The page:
Battery Life

If there’s ever been an Achilles heel to the Surface lineup it’s probably been battery life. The thin and light form factor powered by the same components in most laptops means there just isn’t the physical volume for a really large battery. The Surface Pro 4 offered just 39 Wh of capacity, although thanks to some miniaturization, last year’s Surface Pro was able to bump that to 45 Wh. For 2018, that capacity is unchanged at a rated 45 Wh, although the battery is slightly overprovisioned showing just about 48 Wh out of the box. It’s still well off the 60 Wh that you’d find in a typical Ultrabook, but it’s much closer than just a couple of generations ago.

The other side of the coin is efficiency. With each generation of device, it’s not uncommon to see some small gains here as well.

To see how the Surface Pro 6 fares, we’ve put it through our suite of battery life tests, which we run with the display set to 200 nits on all devices.

2013 Light

Battery Life 2013 - Light

Our test from 2013 we’re keeping around just because of the number of datapoints we have now, but this test has become too light for most devices. Still, the Surface Pro 6 has cracked the 10 hour mark in this test. It achieves 1.25 hours more battery life than the outgoing model, which is a pretty strong result.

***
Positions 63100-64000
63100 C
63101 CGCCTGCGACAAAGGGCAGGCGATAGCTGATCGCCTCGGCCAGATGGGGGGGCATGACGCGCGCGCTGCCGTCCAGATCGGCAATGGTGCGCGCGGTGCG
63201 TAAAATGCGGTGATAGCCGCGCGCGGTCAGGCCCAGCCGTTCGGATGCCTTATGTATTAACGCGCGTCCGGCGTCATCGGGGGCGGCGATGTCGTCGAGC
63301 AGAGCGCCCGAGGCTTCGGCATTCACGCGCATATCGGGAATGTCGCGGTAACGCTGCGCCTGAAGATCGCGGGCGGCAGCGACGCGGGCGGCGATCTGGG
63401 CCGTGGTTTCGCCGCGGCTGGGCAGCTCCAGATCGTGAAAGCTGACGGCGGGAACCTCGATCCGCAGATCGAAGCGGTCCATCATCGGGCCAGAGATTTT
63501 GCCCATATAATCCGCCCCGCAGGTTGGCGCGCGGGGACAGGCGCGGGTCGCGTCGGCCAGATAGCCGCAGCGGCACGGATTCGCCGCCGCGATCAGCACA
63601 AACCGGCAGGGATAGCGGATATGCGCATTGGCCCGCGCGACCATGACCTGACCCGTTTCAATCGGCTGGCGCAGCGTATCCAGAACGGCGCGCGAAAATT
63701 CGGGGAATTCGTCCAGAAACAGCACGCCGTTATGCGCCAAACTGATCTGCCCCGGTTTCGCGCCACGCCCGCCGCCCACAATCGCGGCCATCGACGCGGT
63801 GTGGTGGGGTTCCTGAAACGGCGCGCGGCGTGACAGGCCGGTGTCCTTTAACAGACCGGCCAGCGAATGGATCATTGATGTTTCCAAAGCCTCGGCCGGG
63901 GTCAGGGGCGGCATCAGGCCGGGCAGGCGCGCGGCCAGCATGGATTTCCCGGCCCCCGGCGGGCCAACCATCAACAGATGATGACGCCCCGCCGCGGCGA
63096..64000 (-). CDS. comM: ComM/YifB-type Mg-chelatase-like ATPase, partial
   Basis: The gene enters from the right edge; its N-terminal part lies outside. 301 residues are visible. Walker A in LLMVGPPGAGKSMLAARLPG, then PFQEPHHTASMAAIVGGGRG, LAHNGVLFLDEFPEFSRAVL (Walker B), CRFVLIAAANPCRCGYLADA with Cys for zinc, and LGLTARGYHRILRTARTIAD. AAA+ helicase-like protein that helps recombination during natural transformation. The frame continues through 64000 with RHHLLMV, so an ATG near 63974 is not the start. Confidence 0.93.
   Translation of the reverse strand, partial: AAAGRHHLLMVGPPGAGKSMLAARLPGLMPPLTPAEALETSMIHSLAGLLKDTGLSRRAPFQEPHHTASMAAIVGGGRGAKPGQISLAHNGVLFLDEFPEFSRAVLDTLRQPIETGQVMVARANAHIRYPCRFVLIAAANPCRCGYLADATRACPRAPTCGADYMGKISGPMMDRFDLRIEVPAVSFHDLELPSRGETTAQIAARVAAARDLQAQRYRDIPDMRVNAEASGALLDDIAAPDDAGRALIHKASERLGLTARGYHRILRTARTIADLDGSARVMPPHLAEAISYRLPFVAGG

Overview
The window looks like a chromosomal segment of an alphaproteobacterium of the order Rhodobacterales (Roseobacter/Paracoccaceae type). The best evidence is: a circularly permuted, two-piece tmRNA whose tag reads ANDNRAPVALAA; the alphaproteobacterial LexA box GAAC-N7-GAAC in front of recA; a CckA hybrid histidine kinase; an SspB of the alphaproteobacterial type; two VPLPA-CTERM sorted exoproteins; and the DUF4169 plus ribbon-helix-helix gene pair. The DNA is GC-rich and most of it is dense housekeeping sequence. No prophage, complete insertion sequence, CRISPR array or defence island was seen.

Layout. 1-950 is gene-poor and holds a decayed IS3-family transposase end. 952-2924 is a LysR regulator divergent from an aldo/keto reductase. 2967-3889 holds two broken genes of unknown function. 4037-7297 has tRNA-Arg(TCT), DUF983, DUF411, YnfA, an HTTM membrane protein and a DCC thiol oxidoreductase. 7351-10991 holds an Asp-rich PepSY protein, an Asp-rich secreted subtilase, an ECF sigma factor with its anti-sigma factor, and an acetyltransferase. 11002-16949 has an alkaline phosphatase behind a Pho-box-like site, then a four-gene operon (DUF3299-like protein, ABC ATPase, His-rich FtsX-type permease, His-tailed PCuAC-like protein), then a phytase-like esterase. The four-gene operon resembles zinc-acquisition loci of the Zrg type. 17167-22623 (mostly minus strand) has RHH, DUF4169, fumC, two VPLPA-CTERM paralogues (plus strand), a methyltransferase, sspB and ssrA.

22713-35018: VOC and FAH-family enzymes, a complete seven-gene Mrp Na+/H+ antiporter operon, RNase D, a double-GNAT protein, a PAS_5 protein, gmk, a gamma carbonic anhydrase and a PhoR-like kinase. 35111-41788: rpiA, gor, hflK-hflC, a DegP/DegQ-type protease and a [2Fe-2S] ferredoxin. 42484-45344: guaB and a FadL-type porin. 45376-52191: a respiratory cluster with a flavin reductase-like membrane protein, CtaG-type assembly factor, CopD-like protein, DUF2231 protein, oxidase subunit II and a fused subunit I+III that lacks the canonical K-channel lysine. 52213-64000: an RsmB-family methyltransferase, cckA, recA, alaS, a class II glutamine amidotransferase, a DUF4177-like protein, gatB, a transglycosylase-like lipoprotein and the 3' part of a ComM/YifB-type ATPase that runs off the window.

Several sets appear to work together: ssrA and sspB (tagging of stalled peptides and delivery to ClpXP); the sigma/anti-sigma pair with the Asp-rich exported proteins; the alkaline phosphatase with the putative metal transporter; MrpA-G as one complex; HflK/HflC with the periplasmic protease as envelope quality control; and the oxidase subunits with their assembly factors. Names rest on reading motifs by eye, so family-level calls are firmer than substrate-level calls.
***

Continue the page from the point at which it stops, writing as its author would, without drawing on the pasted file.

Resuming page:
2016 Web

Battery Life 2016 - Web

Our newer web test is much more demanding on the devices, and the Surface Pro 6 does admirably again. At just over 9 hours of battery life, the Surface Pro 6 achieves almost two extra hours of battery life compared to the 2017 model. That is a big gain considering the battery capacity is unchanged from 2017.

Normalized Results

Battery Life 2013 - Light Normalized

Battery Life 2016 - Web - Normalized

By removing the battery capacity from the equation, we can get a measure of how efficient each device is.

The Surface Pro 6 is right at the top in terms of efficiency on our heavier 2016 test, and a hefty step up over the 2017 model.

Despite the smaller than laptop battery capacity, the overall results are quite impressive, with the Surface Pro 6 improving quite a bit over the previous model, although we did test that one with the Core i7 which can be a factor. Still, the overall results are very strong, with the Surface Pro 6 well over the eight hours of battery life that we’d want in a mobile device.

The Surface Pro 6 draws right around 5 Watts of power at 200 nits brightness with the system at idle, and that drops to just 1.22 Watts with the display off, so the system isn’t using very much power at all.

Movie Playback

Battery Life Movie Playback

Microsoft’s battery life claims on their specifications page for any of their devices always states battery life during local video playback. We test that as well, since it’s a common scenario for any portable device, but this is generally a best-case situation, since the video decode is offloaded to fixed function hardware, allowing the processor to go to sleep for much of the time.